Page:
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Remote Sensing 2012, 4(8), 2314-2328; doi:10.3390/rs4082314
Abstract: Radar scattering mechanisms over landslide areas were studied using representative full polarimetric parameters: Freeman–Durden decomposition, and eigenvalue–eigenvector decomposition. Full polarimetric ALOS (Advanced Land Observation Satellite) PALSAR (Phased Array type L-band Synthetic Aperture Radar) datasets were used to examine landslides caused by the 2008 Iwate-Miyagi Nairiku Earthquake in northern Japan. The Freeman–Durden decomposition indicates that areas affected by large-scale landslides show dominance of the surface scattering component in both ascending and descending orbit data. The polarimetric parameters of eigenvalue–eigenvector decomposition, such as entropy, anisotropy, and alpha angle, were also computed over the landslide areas. Unsupervised classification based on the H-ᾱ plane explicitly distinguishes landslide areas from others such as forest, water, and snow-covered areas, but does not perform well for farmland. A landslide area is difficult to recognize from a single-polarization image, whereas it is clearly extracted on the full polarimetric data obtained after the earthquake. From these results, we conclude that 30-m resolution full polarimetric data are more useful than 10-m resolution single-polarization PALSAR data in classifying land coverage, and are better suited to detect landslide areas. Additional information, such as pre-landslide imagery, is needed to distinguish landslide areas from farmland or bare soil.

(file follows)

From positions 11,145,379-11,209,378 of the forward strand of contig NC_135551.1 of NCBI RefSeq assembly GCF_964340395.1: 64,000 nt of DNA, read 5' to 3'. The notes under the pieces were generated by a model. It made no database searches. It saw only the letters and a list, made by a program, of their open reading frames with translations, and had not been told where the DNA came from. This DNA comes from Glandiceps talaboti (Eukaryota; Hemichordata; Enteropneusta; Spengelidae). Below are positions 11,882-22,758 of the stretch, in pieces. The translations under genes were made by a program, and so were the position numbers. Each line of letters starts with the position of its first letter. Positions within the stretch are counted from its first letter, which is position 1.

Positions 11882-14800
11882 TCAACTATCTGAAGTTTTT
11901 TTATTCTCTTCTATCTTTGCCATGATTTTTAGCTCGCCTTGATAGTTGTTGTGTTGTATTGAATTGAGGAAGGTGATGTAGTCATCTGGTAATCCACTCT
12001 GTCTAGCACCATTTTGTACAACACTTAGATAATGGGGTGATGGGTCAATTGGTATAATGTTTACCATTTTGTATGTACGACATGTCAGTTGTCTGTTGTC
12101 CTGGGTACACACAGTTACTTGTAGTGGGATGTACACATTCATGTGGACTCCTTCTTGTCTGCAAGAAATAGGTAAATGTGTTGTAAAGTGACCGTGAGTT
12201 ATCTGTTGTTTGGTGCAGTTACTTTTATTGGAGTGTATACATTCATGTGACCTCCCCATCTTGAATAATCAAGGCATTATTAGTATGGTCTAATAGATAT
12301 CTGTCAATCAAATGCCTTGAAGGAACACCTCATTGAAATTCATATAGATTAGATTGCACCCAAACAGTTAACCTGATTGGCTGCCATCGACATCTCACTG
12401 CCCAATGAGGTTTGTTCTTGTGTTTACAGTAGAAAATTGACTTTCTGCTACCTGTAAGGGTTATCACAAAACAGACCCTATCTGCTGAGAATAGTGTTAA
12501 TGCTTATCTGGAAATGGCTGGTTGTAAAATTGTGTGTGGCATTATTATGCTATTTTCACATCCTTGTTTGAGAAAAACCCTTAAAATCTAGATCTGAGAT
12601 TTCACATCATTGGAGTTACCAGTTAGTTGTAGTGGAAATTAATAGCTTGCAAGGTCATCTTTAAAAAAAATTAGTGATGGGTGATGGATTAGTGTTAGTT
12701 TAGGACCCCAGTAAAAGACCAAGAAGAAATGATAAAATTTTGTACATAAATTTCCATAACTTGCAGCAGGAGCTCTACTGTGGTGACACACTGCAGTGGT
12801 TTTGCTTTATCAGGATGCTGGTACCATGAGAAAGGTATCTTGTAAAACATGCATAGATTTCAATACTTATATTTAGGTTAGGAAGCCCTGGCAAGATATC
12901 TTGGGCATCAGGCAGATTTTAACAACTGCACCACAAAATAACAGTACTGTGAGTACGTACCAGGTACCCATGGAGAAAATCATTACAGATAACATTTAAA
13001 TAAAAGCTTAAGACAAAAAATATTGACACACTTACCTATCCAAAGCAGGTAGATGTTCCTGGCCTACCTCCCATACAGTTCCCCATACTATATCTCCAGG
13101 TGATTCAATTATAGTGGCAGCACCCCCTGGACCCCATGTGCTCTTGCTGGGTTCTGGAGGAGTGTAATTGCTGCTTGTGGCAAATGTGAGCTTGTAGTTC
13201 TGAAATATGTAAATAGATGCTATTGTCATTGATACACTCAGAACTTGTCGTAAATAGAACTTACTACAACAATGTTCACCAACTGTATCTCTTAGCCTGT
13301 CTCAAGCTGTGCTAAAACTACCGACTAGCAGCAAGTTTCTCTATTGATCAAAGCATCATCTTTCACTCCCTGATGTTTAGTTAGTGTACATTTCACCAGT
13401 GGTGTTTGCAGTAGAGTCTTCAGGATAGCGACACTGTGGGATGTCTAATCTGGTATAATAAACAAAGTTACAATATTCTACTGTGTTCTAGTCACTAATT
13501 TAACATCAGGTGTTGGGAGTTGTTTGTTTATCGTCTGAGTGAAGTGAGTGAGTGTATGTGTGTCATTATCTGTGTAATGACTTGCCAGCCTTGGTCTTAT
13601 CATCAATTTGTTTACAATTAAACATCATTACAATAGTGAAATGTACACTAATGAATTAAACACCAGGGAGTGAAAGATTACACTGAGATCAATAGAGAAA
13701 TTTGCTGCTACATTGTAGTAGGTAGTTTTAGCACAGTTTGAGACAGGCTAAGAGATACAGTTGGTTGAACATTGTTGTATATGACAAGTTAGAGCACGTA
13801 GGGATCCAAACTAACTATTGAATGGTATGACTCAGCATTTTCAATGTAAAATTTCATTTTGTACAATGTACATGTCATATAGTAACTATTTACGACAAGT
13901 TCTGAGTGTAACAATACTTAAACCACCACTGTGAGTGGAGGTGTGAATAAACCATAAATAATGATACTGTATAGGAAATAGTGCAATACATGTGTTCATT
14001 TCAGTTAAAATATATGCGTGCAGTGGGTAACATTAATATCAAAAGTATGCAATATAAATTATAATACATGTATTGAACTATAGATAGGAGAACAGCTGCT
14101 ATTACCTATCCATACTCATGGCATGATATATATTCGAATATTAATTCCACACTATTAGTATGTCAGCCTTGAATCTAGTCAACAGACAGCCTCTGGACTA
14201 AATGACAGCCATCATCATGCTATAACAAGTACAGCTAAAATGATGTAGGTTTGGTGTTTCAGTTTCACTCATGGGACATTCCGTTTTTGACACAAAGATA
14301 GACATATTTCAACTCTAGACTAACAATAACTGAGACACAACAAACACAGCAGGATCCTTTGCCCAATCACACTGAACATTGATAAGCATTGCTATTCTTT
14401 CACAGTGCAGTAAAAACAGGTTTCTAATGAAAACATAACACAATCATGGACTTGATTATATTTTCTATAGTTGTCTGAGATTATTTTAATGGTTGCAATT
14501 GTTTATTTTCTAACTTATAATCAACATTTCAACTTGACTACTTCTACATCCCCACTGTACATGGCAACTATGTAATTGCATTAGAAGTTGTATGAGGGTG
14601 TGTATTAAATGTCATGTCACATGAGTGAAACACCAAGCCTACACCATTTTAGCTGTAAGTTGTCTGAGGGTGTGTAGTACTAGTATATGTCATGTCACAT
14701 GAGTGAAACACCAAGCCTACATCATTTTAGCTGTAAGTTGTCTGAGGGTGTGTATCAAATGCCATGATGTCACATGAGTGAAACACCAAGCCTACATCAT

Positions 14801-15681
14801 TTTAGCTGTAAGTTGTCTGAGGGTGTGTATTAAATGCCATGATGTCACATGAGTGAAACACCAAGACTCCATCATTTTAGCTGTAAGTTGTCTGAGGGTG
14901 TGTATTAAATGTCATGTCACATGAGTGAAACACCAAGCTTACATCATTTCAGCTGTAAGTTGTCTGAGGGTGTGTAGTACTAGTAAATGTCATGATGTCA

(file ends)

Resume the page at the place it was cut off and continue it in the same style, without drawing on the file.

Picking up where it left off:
SAR (Synthetic Aperture Radar) is capable of observing the Earth’s surface in all weather conditions, day and night. Full polarimetric SAR data provide a scattering matrix of a terrain’s surface. The scattering matrix consists of magnitude and phase at four polarizations, HH, HV, VH, and VV, that are sent and receive horizontally (H)- and vertically (V)-polarized waves by radar antenna . Some methods have been suggested in order to obtain earth surface characteristics from full polarimetric data. Eigenvector decompositions of a coherency or covariance matrix were proposed by Cloude and Pottier . An approach to the three-component scattering mechanism model was presented by Freeman and Durden , and a four-component approach was presented by Yamaguchi et al. . These and other decomposition methods were reviewed . The usefulness of full polarimetric SAR data for land cover classification was examined by Alberga et al. , and some of the techniques were applied to disaster monitoring- and assessment applications. A landslide caused by the 1999 Chi-chi earthquake in Taiwan was recognized using L-band airborne SAR data acquired after the disaster, and the characteristics of radar scattering mechanism were examined. The extent of the landslide was identified using data such as scattering entropy and anisotropy [7,8]. Other airborne L-band SAR data with full polarimetry were analyzed by Watanabe et al.  to detect a landslide area in Japan using three- and four-component decomposition techniques. It was shown that the landslide areas could be effectively identified on the basis of the dominance of the surface scattering component of the three-component scattering model.